Shirley Bassey may be one of Cardiff's best known citizens, but while the city adores her, there has never been much sign on her side that the loveaffair is requited.
This is amusingly demonstrated in a clip from the mid-Sixties of the future dame on Cardiff's main station, after a concert. Miss Bassey is asked if she will be returning to to the city fairly soon. The look of horror on her face is priceless. "Not fairly soon, I shouldn't imagine," she says, before fleeing to the safety of the London train.
These days, Dame Shirley doesn't even stay in Cardiff after performing there. None of the city'shotels quite comes up to scratch, apparently. Instead she prefers the Celtic Manor in Newport – a little piece of Marbella transplanted in the Welsh Valleys, which has just played host to the Ryder Cup. So exploring Shirley Bassey's Cardiff is necessarily a trip into the city's past.
There's no better place to start than the recently restored Central Station, not least because anyone from Miss Bassey's generation can get here for a song this autumn, thanks to the "Club 55" promotion by First Group and Arriva Trains Wales for those born in 1955 or earlier.
In 1957, in the first flush of success, Shirley's manager arranged for a special train to bring her here, where she was met by a mob of excitable kids from Tiger Bay's multi-racial Rainbow Club. The main, northern entrance leads out to the spruced up centre, where pedestrians have reclaimed the city from the motor car. But if you leave the station by the shabbier southern entrance it's only a short walk to Bute Street, the main artery of the old Tiger Bay, on which Dame Shirley was born. She entered the world above a dubious establishment called the Canadian Café at number 182, a nightspot catering to off-duty sailors.
Sadly, the old Tiger Bay was pulled down in the Sixties, and replaced by a drab housing estate known as Butetown. Carry on another half mile, though, and regeneration is everywhere. This is the heart of the old Docks, now rebranded as "Cardiff Bay". There is plenty to see here, including the Millennium Centre opera house and the Richard Rogers-designed Senedd – the Welsh Assembly's debating chamber.
But in among all the new build, there are still some traces of the old Docks. On James Street there is a pub called Mischief's Café Bar. For many years this was known as The Ship and Pilot, and it was where Dame Shirley had her first regular booking, as a gawky 15 year old. Among the drinkers who saw her were Dylan Thomas and cricket commentator John Arlott.
Before you leave Cardiff Bay, visit the Butetown History and Arts Centre, which keeps memories of the district alive – partly with 150 life histories told by residents. Ask nicely and they may show you their collection of photos of Miss Bassey in her youth.
Despite the "Girl from Tiger Bay" tag, Shirley did not actually grow up there. When she was two, her family moved to Splott, the implausibly named suburb a mile to the east. Twenty years ago you could have strolled from the Docks to Splott through a fascinating landscape of industrial decay. These days it is all ring roads and industrial parks, so you will need to drive or bus it.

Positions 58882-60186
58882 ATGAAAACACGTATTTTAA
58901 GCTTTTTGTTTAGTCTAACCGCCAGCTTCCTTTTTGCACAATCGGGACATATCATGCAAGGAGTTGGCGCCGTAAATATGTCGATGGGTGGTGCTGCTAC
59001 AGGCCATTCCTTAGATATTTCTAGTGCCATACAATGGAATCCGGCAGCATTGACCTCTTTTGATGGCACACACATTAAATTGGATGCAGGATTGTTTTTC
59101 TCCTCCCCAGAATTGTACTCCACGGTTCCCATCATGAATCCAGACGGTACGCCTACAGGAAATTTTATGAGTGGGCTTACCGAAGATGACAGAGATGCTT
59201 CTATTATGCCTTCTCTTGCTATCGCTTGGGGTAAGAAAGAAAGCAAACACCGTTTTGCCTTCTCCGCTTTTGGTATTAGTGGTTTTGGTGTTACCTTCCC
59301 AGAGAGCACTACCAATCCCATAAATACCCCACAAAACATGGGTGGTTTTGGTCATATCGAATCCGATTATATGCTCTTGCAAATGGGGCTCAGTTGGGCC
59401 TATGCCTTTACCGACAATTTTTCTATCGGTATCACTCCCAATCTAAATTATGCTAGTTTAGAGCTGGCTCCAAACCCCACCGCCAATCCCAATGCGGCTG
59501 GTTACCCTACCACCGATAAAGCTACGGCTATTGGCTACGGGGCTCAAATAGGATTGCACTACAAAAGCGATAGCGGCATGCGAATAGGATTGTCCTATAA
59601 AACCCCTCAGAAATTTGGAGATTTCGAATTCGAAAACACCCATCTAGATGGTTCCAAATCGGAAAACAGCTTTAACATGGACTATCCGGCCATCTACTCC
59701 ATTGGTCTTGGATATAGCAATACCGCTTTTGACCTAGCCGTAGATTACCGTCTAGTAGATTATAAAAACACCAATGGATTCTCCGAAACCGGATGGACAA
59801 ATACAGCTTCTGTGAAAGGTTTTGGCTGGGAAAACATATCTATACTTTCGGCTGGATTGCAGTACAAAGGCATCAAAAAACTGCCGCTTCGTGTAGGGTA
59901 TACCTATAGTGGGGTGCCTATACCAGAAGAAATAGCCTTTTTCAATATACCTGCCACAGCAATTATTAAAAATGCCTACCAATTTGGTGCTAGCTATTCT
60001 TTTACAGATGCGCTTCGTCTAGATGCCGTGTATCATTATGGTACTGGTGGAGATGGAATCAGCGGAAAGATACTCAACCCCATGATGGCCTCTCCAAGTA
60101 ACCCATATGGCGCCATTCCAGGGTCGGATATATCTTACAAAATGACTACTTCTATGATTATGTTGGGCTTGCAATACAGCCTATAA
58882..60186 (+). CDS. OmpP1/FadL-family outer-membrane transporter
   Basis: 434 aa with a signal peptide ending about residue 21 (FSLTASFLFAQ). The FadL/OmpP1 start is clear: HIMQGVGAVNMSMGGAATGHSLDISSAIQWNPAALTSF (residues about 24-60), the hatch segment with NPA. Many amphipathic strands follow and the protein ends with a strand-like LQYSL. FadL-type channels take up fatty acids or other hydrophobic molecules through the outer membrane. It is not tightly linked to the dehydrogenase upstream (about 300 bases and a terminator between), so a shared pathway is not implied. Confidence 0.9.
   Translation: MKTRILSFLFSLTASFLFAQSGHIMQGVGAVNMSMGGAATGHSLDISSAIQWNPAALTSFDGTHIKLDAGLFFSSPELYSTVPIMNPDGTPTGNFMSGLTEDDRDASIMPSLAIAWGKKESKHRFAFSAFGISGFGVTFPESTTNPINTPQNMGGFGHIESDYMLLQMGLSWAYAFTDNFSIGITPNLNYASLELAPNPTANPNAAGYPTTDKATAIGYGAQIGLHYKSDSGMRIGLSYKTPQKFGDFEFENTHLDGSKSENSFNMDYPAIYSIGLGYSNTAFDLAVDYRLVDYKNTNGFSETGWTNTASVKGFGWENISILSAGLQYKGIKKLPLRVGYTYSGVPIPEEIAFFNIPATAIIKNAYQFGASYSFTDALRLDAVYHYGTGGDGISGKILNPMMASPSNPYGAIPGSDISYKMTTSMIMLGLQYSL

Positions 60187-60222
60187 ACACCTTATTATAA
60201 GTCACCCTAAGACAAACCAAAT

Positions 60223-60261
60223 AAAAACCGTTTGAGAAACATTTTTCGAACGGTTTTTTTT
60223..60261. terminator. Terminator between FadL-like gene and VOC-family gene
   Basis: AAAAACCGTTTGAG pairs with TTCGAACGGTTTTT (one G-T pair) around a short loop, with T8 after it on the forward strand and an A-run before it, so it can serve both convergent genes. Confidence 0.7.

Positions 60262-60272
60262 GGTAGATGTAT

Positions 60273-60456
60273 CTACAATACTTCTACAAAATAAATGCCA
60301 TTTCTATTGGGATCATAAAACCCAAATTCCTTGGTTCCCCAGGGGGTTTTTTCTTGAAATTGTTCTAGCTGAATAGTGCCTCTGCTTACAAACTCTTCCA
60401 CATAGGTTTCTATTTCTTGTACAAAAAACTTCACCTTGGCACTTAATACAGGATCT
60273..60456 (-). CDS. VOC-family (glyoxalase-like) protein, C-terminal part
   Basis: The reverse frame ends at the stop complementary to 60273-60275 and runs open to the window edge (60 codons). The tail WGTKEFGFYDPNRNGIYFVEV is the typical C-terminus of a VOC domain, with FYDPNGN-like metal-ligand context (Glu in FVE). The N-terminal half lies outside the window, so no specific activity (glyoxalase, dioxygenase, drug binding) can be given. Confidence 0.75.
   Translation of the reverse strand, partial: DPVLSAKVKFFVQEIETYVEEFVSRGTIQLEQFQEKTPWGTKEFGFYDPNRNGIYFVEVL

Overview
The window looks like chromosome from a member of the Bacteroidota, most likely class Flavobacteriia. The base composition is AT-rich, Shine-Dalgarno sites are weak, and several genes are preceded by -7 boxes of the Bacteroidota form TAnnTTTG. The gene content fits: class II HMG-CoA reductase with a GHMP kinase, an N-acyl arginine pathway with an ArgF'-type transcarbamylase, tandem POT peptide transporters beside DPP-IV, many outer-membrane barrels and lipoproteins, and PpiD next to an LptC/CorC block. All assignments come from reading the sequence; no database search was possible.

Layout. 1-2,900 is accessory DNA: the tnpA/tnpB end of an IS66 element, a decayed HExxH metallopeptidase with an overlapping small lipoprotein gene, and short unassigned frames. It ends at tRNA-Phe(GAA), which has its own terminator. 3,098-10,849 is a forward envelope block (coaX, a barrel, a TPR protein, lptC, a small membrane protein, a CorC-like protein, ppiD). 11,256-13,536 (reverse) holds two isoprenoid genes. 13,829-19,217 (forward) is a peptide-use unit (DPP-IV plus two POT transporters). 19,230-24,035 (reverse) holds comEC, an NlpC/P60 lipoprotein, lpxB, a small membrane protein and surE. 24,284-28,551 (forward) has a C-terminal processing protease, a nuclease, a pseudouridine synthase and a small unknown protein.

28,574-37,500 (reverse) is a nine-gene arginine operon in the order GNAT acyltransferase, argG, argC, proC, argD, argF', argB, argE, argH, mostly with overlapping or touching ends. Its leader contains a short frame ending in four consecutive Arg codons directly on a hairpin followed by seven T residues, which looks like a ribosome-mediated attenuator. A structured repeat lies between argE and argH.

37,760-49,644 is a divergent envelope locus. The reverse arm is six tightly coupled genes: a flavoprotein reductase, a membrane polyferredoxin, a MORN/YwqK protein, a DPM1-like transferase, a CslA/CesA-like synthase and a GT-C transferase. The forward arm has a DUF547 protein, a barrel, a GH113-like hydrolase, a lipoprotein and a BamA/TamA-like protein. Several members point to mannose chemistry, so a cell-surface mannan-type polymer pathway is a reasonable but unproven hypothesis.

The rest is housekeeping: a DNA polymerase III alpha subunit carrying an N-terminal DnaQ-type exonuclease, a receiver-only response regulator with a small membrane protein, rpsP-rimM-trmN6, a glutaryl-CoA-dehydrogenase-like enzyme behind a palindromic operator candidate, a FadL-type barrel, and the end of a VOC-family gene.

Portmanmoor Road, where the Basseys lived, is on the western edge of Splott. In their time it was right next to a giant steel works. Now the steel works has gone along with the houses and pubs, such as the Lord Wimbourne and the Bomb and Dagger, where Shirley first sang.
You can capture something of the spirit of the old Splott, though, if you visit the recently rebuilt New Fleurs Social Club. Continue west for a quarter of a mile and you'll find Moorland Primary School, Shirley's alma mater.
Keep heading north into Clifton Street, and you discover the closest Cardiff comes to an alternative community. If you were a struggling musician, this is probably where you would live. Pause at the Hungry Planet wholefood store or The Canteen for the city's best vegetarian food.
Heading back towards the town centre and you will pass the Vulcan, one of the city's oldest pubs, recently saved from demolition. Pop in for a pint of Brains bitter and you'll see the kind of sawdust-on-the-floor place where the young Shirley used to stand on a table and sing for coppers. Regulars range from old Splott fellers, who'll tell you how they once courted the young Shirl, to James Dean Bradfield of the Manic Street Preachers.
Back in the centre, you walk past the anonymous hulk of the Cardiff International Arena, where Dame Shirley's last few home-town shows have been held.
Best to keep on going, past the new St David's shopping mall and through the lovely Victorian shopping arcades, to St Mary Street and the time-warped Louis Restaurant which has been serving up old-school Italian/British food for decades. Upstairs used to be the Louis Ballroom, where Shirley became the star of the Saturday night talent nights.
Finally, a brief trot along the city's historical shopping centre, Queen Street, leads us to the New Theatre, an Edwardian variety palace in brick and Bath Stone. Here Shirley at 17 made her first professional appearances in a revue called Hot From Harlem.
Within a year she was taken up by a London manager and hightailed it out of town– understandable, perhaps, given the harshness of her childhood.
Modern Cardiff is a somewhat more welcoming place ... so you might decide to stay a little longer. When you do leave, there is a surreal railway experience awaiting: your train could well be leaving from Platform 0, added as an afterthought when 1-7 inclusive proved insufficient. Zero to hero, indeed.
'Miss Shirley Bassey' by John L Williams is published by Quercus (£16.99)